From what I am hearing from most teachers, they feel that Jobs is correct about most of this.

And while it may NOT be true that teachers have failed our society, I feel that teacher unions have certainly failed teachers.

Jobs is a genius, if you haven't noticed, then you probably haven't used your computer much, or maybe you feel you have all you need with windoze. Maybe, if you don't need much of a computer.

Tim Selander

> The problem could be the attitudes of the students, but why are those attitudes better in homeschools or
> religious schools? Perhaps some of the techniques of those instittuions should be emulated instead
> of dismissed.

I am unqualified to speak on education other than as a parent who sent his kids to private schools. It seems obvious to me that educating kids is a partnership between school and parent. How can a school educate a kid if at home he is being 'told' that education is not important, that there are no consequences for blowing off homework, etc., etc. By the simple fact that parents are willing to spend _serious_ amounts of money (it was a real strain) to send their kids to private schools, you have proved that they have an above average interest in the education of their kids. Of course, on the whole, those kids will get a better education because their parents are invested in the situation. In many an industry, unions have become counter-productive -- the pendulum has swung too far to rewarding workers at the expense of those who have put up the capital and brains to create the businesses. However, while I object to the extremely liberal political stance the teachers unions take, I cannot say that the whole mess of education in America can be laid at their feet. It is a complicated problem, and I can't help but feel the larger fault lies with parents who are too lazy, ignorant or disinterested in helping their kids gain the tools they need to succeed in the world.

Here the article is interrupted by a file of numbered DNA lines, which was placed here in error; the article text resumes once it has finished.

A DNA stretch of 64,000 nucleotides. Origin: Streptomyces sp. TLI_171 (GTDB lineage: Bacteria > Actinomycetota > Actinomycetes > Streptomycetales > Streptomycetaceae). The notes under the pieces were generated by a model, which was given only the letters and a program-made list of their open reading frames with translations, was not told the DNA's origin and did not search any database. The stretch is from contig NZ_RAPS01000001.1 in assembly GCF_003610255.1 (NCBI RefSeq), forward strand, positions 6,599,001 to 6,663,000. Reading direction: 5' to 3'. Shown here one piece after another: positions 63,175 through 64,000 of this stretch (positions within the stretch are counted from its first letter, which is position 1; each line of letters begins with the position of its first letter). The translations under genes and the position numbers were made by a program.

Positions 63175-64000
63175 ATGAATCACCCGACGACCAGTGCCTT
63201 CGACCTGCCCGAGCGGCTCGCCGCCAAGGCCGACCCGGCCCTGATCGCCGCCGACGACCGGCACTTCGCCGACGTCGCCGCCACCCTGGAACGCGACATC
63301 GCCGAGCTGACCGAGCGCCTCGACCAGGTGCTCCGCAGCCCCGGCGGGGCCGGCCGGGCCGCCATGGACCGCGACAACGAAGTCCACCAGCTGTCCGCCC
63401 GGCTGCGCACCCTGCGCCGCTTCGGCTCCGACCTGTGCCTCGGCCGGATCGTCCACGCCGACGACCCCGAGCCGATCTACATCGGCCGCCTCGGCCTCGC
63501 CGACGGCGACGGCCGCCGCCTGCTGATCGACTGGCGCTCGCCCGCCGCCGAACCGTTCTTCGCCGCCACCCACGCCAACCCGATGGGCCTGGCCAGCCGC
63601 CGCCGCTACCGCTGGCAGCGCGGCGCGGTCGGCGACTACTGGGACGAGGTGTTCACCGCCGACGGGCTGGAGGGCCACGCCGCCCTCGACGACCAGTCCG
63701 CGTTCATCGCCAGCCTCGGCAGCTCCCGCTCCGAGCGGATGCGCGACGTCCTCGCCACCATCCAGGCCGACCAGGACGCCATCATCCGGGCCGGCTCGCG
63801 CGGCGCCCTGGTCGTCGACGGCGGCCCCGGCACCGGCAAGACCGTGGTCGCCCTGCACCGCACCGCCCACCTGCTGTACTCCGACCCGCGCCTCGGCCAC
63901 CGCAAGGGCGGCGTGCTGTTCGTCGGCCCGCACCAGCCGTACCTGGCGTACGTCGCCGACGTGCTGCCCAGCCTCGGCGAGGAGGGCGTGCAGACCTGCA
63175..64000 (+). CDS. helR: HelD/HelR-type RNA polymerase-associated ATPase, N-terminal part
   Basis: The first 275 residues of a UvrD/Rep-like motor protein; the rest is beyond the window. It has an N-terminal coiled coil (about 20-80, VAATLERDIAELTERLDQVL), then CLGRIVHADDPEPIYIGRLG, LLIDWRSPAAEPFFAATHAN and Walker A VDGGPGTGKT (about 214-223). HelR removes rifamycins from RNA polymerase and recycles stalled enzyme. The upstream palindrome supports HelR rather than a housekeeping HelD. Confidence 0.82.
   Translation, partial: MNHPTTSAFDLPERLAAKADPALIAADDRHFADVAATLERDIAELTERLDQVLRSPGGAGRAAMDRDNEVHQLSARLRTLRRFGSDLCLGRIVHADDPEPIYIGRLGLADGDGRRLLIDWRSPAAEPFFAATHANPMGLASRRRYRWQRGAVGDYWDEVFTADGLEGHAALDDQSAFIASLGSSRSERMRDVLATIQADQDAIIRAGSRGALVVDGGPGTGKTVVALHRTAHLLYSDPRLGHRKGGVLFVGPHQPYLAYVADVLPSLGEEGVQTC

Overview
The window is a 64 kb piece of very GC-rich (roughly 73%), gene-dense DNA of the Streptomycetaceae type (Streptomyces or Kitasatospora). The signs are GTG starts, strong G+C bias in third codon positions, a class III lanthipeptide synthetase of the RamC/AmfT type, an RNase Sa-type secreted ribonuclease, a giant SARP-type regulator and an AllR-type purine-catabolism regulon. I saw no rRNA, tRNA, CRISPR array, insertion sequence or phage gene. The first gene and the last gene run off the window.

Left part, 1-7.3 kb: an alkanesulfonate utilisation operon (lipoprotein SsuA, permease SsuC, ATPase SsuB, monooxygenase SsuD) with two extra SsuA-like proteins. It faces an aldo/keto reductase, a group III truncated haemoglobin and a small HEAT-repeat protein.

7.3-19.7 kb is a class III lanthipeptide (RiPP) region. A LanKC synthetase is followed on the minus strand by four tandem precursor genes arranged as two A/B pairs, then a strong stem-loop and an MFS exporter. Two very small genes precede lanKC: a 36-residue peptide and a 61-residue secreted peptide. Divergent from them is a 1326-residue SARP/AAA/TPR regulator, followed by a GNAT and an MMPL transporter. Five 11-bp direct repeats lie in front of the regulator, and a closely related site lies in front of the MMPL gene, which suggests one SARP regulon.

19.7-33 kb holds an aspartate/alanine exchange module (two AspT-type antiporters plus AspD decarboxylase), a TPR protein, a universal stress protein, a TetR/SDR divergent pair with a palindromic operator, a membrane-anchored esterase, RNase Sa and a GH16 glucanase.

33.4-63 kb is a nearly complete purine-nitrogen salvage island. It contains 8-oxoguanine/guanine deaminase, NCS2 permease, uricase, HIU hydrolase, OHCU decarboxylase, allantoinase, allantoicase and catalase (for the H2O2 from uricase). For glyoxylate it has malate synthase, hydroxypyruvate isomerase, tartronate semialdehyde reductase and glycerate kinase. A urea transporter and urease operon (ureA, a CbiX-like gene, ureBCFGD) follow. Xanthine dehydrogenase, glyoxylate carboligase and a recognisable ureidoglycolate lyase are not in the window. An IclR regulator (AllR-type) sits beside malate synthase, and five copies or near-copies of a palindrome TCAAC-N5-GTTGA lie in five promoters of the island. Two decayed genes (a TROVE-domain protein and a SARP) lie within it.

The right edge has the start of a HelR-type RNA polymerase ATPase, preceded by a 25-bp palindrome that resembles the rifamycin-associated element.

Barry Crockett

If you want to know who is to blame for the (presumably) poor standard of your public schools then you need to look in a number of places. I suspect that teacher unions and teachers are not one of them. You need to look seriously at Governments and Administrators that expect more and more to be done with fewer and fewer resources. You need to look very hard at parents who see schools as nothing more than babysitters. You need to look at ill informed media (often right wing) who have some perverse barrow to push in denigrating public education and you need to look at a culture which so often mistakes expensive with quality. As a teacher in Australia, I am not very familiar with the U.S. education system (although I have visited on a number of occasions). However the problems you describe are very familiar, as here in Australia, we have a Federal Government which is intent upon driving students out of public schools and into private schools where more of the fees are paid by the parents and less by the Government. Despite international rankings which show that Australian education standards are most competitive in relation to other countries, our Government has run a most successful and demoralising campaign against the very system which they are at least partly responsible for! Teaching is a tough job, with relatively few material benefits - teacher unions (in Australia at least) play an important role in moderating the more outrageous demands of out of touch administrators, attention seeking radio shock jocks and pig ignorant politicians whose last experience of school was a detention for truancy at the end of year ten.
Thanks for the opportunity to rant :-)
Barry Crockett
Science/IT Teacher